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The weather was unseasonably beautiful today, and Chloë and I went out to the garden. She was mesmerized by the worms I dug up while clearing out the path (to be filled with wood chips in a week and a half, I hope), and wanted her own shovel to help me dig. She tried to help me dig up and smooth down the new bed, and was delighted to plant peas in the holes I made with my gloved finger. “Can you hold these for me?” she said excitedly, shoving the extra seed packets I’d handed her so she could properly hold the peas and drop them, one at a time, into the designated holes. We planted Alaska peas and Golden Sweets and some Christmas lima beans, and then a row of carrots. “See, these seeds are little,” I explained, over her “Can I do that?” which I heard no more than, oh, seventeen times while we were out. “You pinch some and sprinkle them in this row, like this.” I let her try. She didn’t do too badly. She was thrilled when I let her use the spade to cover them up afterward, and sorry when I said it was time to go inside.

But we’ve got wonders inside, too: the onions and leeks and cotton that she helped plant. (Plus a tester pea and bean plant to see if I’ve got rabbits and if they’re going to bother that bed; if they are, then I’ll go get netting in the next couple of days.) “Way-ow,” she breathed, seeing the shoots popping out of the little Jiffy pots. And then, “Can I have one?” So I let her eat a shoot. We should have planted more.

Chloe among the seedlings

Four-year-old cotton seeds will grow just fine, in case you wanted to know. My Erlene Greens and Nankeen Browns are unfolding their cotyledons now, all wrinkled and lime green. Chloë looked at the seed tray today and said, “They look like butterflies!” And they do, you know.

Currently started: the cotton, Lolla Rossa lettuce, candy onions, scallions, Sherwood leeks, and garden huckleberry in the seed tray. Everything but the huckleberry is up. (Since garden huckleberry is apparently a solanaceae, it was probably too early to start them anyway…and it hasn’t been a terribly long time since we planted, either.) Out on the steps: Siberian Kale, Red Russian kale, Bright Lights chard, komatsuna, choy sum, obedient plant, brown-eyed Susan, safflowers, and a mix of other flowers that Chloe liked the looks of–I know there are some Johnny Jump-Ups and marigolds, and some cosmos, I think, and maybe some Mexican sunflowers.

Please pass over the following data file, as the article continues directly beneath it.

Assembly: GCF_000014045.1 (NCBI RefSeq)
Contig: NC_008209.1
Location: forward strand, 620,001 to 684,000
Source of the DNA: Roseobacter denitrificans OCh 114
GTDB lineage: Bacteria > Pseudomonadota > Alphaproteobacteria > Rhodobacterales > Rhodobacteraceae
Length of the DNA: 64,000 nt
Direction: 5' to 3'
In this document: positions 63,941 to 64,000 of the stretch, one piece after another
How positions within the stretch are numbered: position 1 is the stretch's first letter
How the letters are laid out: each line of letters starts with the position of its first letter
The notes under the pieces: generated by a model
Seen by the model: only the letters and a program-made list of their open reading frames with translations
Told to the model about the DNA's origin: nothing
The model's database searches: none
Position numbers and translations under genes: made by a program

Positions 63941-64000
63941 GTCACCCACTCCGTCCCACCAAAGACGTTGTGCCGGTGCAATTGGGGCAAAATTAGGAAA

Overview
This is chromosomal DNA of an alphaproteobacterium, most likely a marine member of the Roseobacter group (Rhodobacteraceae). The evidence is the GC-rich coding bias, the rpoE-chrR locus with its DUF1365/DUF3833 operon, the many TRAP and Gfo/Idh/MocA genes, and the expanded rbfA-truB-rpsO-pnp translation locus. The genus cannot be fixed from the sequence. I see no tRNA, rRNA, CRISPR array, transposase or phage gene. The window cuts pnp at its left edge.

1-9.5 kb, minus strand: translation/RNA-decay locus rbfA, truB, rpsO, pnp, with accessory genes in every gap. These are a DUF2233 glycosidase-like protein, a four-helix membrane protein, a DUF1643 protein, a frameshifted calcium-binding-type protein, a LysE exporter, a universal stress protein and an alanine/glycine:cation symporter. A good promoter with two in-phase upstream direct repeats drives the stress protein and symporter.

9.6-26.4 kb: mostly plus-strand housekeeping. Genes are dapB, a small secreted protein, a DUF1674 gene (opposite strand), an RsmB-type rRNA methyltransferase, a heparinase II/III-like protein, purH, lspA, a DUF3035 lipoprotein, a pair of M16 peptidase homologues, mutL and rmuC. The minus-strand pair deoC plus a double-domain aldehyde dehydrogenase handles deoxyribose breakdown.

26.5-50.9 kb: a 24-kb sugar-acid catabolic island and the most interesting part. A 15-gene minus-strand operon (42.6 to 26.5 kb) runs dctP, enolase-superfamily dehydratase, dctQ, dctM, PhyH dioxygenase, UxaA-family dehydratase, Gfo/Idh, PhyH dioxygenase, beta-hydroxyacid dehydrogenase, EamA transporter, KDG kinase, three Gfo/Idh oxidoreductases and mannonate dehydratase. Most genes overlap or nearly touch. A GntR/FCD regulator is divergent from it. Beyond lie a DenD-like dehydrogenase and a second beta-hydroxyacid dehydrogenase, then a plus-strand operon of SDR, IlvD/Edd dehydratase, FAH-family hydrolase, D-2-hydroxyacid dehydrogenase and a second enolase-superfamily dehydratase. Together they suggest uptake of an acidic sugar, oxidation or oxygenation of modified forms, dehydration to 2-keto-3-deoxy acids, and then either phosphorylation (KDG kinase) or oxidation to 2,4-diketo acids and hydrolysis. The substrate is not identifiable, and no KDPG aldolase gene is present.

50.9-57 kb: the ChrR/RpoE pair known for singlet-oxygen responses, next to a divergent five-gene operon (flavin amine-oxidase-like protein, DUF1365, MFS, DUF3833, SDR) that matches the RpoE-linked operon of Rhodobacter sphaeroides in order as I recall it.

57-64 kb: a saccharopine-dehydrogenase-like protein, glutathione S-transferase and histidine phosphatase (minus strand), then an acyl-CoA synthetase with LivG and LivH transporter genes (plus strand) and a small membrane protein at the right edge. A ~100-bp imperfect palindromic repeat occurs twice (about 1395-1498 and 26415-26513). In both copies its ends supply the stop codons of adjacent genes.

Next on the plan: prepping the gardens and planting the cold stuff–carrots, parsnips, beets, peas, mustard greens, parsley, potatoes. Then starting the warm stuff. I’ve promised Chloë a corn field, because of a Dora the Explorer episode involving one that she loves. I ‘m hoping a few rows with a path through it will suffice, because I don’t have the room for a full one. Maybe we’ll try a corn maze (for the first time) this year. I have yet to draw up the year’s garden plan. I also have yet to get materials for a pea trellis, but I’m hoping to get both done this weekend. Then, if the weather cooperates, I can have things in the ground next week.

Meet my garden helpers, Chloë and Maia:

The girls

I’m sure they will be immensely helpful in the garden. Someday.

In the meantime: hello, gardening world, I’m back! Infrequently, probably, though my current plan involves scheduling gardening time at least twice a week so I can be sure to (a) get things planted and picked at least, and if possible tended as well, and (b) get the girls (and me) outside, especially Chloë. We’ll see how that goes.

While I’ve been gone gestating and raising an infant, the USDA decided to sneak in a new zone map. I am now in zone 6. Hurrah! Not that this changes anything, but it makes me feel better about getting my seeds started and plants planted earlier than conventional zone-based wisdom has dictated. I’m not comfortable following my instincts. I like to be following the rules instead. (Pay no attention to the lack of tilling, weeding, proper support, soil testing, etc. previously recorded here…)

So Chloë and I have planted a few early seeds, mainly the ones I’m not sure are actually going to germinate–onions; leek; cotton; old kale, komatsuna, and choy sum; and some flowers. Some were “winter sown” (though I’m not sure that term actually applies with the mildness of the winter and the lateness of the date) and some started in Jiffy pots and put in the window. Chloë was intrigued by the process, particularly the “sprinkle seeds on the dirt” and “mix the dirt and seeds around with your fingers” bits, and when I came home today with more seeds immediately wanted to plant again. I sure hope some of the ones in the window sprout.